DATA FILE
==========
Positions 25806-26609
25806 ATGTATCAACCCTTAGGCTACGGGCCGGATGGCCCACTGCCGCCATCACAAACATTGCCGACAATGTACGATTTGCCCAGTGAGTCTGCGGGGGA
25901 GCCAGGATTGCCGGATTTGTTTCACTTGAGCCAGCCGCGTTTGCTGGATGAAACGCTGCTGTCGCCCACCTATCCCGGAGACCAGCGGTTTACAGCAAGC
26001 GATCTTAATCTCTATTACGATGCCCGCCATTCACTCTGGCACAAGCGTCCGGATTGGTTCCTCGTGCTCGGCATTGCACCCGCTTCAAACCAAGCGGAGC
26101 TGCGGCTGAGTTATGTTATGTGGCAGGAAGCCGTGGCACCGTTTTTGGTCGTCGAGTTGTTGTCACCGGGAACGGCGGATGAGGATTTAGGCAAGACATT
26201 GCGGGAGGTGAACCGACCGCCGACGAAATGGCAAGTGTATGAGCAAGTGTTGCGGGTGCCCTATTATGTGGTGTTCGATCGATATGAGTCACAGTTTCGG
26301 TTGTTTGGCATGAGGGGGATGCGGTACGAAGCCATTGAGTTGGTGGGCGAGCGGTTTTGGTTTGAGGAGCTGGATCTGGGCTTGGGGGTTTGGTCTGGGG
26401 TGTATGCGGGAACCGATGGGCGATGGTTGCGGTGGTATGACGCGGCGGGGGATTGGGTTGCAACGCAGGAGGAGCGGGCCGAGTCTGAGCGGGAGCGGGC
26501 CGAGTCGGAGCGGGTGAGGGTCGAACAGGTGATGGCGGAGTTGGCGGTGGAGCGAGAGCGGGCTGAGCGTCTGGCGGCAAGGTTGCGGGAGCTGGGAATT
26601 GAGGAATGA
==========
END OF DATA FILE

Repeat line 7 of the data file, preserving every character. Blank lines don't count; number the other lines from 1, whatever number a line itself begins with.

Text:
26301 TTGTTTGGCATGAGGGGGATGCGGTACGAAGCCATTGAGTTGGTGGGCGAGCGGTTTTGGTTTGAGGAGCTGGATCTGGGCTTGGGGGTTTGGTCTGGGG